back to top

Balance of Life - Sunday, January 29, 2012

GP Box in Sunroom
in winter 2008

Although it is not yet February my hope that this light winter, with little cold and snow, continues for another month and we move swiftly into spring. Since we built the GP Box in the Sun room I have attempted, without great success, to grow cold resistant plants like lettuce and kale in the box. It has worked but the crop does not match the cost of heater or electricity for the box. This year I have not installed the lights yet and have only a very small heater in the room so other plants in planters keep alive.

However, the room, with the help of the sun, is getting very warm during the days and, with the help of mild weather, not so cold at night. The soil in the box, full of worms is ready and I have the seeds. Soon the lights above the box will go up and the seeds buried in the soil. I look forward to getting my hands the soil. I need its healing powers.

However, till the spring when I can get outside and work the gardens I need to do some kind of physical exercise. I could join the YMCA or take a swift walk outside each day. I do not know but will need to decide soon. My health is good except for my weight and although I try to eat healthy I do need to do some physical exercise.

Winter stops the work outside growing and there is not much physical labor to do inside. I keep my mind strong with writing, reading, talking and thinking but need to keep the soul and body in shape till spring. That is the balance of life that I dare not mess with.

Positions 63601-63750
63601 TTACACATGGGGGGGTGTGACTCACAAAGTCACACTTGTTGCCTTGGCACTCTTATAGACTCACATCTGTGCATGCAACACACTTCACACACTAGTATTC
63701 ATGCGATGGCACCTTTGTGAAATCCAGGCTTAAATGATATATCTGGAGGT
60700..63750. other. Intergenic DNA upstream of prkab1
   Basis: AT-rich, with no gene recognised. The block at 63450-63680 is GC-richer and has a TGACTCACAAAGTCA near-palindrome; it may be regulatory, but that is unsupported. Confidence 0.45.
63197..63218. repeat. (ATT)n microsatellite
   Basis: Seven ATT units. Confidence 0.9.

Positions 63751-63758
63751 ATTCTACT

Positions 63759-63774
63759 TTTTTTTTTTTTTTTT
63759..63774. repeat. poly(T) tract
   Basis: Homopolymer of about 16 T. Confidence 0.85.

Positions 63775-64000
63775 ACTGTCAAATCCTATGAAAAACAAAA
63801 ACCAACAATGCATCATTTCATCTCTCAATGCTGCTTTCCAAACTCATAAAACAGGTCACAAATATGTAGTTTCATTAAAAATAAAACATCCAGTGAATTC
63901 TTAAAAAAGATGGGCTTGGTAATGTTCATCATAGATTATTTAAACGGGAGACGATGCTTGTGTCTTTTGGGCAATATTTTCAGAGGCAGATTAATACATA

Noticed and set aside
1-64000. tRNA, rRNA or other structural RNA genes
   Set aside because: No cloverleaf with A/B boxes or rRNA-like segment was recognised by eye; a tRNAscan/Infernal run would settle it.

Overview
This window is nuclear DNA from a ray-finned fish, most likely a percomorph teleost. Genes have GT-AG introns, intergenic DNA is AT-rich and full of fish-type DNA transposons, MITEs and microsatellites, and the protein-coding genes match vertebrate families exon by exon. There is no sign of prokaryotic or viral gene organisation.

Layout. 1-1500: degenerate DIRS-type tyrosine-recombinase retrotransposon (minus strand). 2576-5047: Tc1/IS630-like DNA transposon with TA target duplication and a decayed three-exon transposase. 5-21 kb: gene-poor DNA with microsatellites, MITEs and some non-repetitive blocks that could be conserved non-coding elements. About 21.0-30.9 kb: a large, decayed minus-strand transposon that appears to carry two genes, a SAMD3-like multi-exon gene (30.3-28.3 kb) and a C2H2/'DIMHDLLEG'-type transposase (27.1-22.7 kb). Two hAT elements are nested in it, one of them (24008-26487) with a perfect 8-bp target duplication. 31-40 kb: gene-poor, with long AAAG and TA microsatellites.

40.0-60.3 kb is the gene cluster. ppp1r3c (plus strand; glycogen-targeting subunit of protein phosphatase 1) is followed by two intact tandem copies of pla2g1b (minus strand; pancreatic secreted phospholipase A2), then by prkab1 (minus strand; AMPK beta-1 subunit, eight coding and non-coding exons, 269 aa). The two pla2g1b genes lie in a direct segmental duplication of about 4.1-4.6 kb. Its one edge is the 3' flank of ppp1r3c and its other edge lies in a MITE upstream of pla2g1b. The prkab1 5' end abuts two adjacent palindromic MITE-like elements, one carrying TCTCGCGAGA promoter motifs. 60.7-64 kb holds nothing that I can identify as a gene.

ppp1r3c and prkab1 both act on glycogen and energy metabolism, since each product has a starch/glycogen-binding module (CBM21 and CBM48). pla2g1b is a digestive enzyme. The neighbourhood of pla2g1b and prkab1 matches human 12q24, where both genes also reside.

back to top

Courage To Resist - Saturday, January 28, 2012

Willi Graf of the White Rose

My friend Jim Forest has written about the White Rose Community, a non-violent, resistance group in Nazi Germany during the time of Hitler, consisting of students from the University of Munich. One of them, Alex Schmorell was an Orthodox Christian and is soon to be canonized as a Saint in the Orthodox faith.

The other students were mostly Catholics, like me, and one of the first to be arrested, condemned to death and beheaded was Willi Graf. I would hope that since we share the same last name we are related, but even if we are not, having a 25 young man named Graf give his life for resistance to the Nazi government is inspiring. The crime of the White Rose resistance was to break the silence about the name of nature of the government in Germany and its crimes.

Today when we resist the crimes of our government in war making or resist our Catholic University teaching how to kill humans without conscience we are ignored, or at worst, arrested for some small crime, like disorderly conduct. Christians, like in the 30’s or 40’s might not like what the government or those who control the government are doing to our country, but like most of the Christians in Germany fear sacrificing or risking anything in the resistance.

Also our government, unlike that of Nazi Germany, is wise enough to know that it is better to ignore resistance than to attack it or call attention to it.
This is Not to say our government is like that of Nazi Germany but it is to say that when we see things like Killer Drones killing innocent people or the lack of opportunity for rising class of poor we might protest mildly, ignore the issue, keep silent or support the government in the name of patriotism. Many Germans hated Nazism but kept their silence for love of the ‘fatherland’. We keep divided Republican or Democrat, poor or rich, gay or straight, liberal or conservative, man or woman, black or white and fight each other and are kept distracted from the real issues of our society.

God blessed Willi Graf and the rest of the White Rose community to have the courage to resist, even to the point of death. May God bless us and give us the courage to Break the Silence.


back to top

Money for Education? - Friday, January 27, 2012

Prayer Vigil for 16 year old